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Advertising Media Planning, Seventh Edition Hardcover – August 6, 2010
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About the Author
Roger B. Baron is senior vice president and director of media research at DRAFTFCB, whose clients include SC Johnson, MillerCoors Brewing Company, Boeing Aircraft, State Farm Auto Insurance, Taco Bell, and Merck Pharmaceuticals. He is a former media director and now member of the Media Rating Council, the Market Research Council, and the Advertising Research Foundation. He lives in Chicago, IL.
Top Customer Reviews
For my own use, I find the section on Media Planning Resources on the Internet and invaluable tool to find more information.
A must for any media planner's or buyer's bookshelf!
Jack Sissors and (mostly, as a result of Mr Sissor's ill-health) Roger Baron have done a very thorough and comprehensive job of explaining and illustrating the basics, from how to get information about any given medium to how to put together a strategy and a detailed plan.
Unsurprisingly, the material is purely US-based, and therefore includes, for example, considerable discussion of the problems of reconciling different area definitions; but analyses such as how to weight a plan by region or medium can apply, suitably modified, anywhere.
There is a wide range of suggestions for (mostly) websites from which to seek detailed information, some of which may be both unfamiliar and useful to non-US readers - the MPA's analysis of the effects of position and ad size in magazines is a good example....
Many of the references may seem old, but, as the authors make clear, they have gone back to the classic originals of basic thinking - and much of this still holds good today.
The new edition is up-to-date, with quite extensive discussion of the internet as a medium, and slightly more limited coverage of cross-media and multi-media planning. Conversely, data fusion barely gets a mention - and is not in the index. Nor are optimisers, which are not discussed in any detail - merely treated as a tool of the trade - or modelling, which gets a brief half page on p374.
If the book has a weakness, it is in the area of evaluation, which gets several mentions, but little detailed discussion. In an era where effectiveness has marched up advertisers' list of priorities, this may need addressing next time.
Nonetheless, any would-be media person should read it, and learn.
An earlier edition of this book was one of my first books when I have just entered the ad media planning field and I found it really interesting.
However, now that I have more than 8 years of working in the field, it seems to be a bit superficial. There's limited information on the debates between effective frequency, recency, and the proposed 'mid-point' of effective recency. There's also limited discussions on the role of ad media research as the media world explodes (e.g., R&F for the Net?), or the role of different channels/media beyond TV, radio, press, direct mails, and magazines.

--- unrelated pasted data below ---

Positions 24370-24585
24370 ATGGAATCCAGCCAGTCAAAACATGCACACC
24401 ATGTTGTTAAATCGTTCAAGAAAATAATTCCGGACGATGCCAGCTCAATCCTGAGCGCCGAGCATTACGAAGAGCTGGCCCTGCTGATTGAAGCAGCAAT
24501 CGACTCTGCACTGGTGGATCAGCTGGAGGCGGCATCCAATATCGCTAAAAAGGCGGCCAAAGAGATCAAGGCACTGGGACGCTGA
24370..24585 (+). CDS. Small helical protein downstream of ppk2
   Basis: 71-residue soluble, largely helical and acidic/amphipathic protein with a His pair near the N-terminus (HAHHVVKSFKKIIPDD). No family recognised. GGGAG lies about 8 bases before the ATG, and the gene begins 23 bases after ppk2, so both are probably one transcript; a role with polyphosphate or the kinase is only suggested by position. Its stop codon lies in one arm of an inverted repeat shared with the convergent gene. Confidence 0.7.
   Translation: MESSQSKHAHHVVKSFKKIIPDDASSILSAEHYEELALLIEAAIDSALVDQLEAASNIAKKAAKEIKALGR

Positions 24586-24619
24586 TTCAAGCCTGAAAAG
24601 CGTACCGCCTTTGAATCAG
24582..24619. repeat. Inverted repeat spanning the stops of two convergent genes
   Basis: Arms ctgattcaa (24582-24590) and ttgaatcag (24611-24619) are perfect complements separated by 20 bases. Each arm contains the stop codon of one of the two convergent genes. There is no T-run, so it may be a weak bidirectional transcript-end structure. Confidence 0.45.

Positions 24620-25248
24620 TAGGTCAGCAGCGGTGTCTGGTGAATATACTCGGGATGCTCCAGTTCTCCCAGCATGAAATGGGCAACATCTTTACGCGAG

Advertising Media Planning was initially published in the late Seventies by Jack Sissors, a professor at Northwestern University. He's had several well-known media industry co-authors for different updates.
In 2001, Professor Scissors turned to fellow Chicagoan, Roger Baron, SVP and Media Research Director of DraftFCB to be his co-author for the sixth edition. That edition was translated into Russian, Turkish, and Chinese even though the book focuses on US media. In fact, one fourth of the edition's sales came from outside of the United States. Professor Scissors passed away in 2004; now the book is entirely Roger Baron's work, though Roger continues to share authorship with the Professor, placing both names on the cover.
The book covers perennially thorny media planning issues like intermedia comparisons (Which medium is the most effective?), targeting (Who are my best prospects? How can I weight target segments correctly?), frequency (How often do prospects need to see an ad for it to work?) and many others.
Besides thorough coverage of traditional media which has been updated with the latest industry practices and illustrated with major advertiser case histories, there is extensive coverage of both digital media and new planning technologies. You'll find coverage of organic and sponsored search, mobile media, Internet banners and rich media, and multi-platform campaigns.Read more ›
Most Recent Customer Reviews
It's a good book, but it't not easy to read and lacks a good line that will keep you interested. Its resourceful though. 3.5 if I could.Published 17 months ago by MS. Denisse Clark
The book was purchased at the suggestion of our office Media Director. New hires in the department say the book provides a solid foundation for media planning and buying.Published on July 22, 2013 by Karen F. Barrera
Perfect addition to my library. No extraneous information; updates for new media useful and in step with current buying and planning.Published on March 29, 2013 by Cynthia Runions
Roger's new book is a terrific update of his previous textbooks. I'm pleased to see that the book now covers important new initiatives like the Nielsen Council For Research... Read morePublished on November 30, 2010 by Alice K. Sylvester
This marks my 33rd year in the media field and yet I found literally dozens of interesting and useful bits of knowledge in this excellent book. Read morePublished on October 18, 2010 by MediaMaven23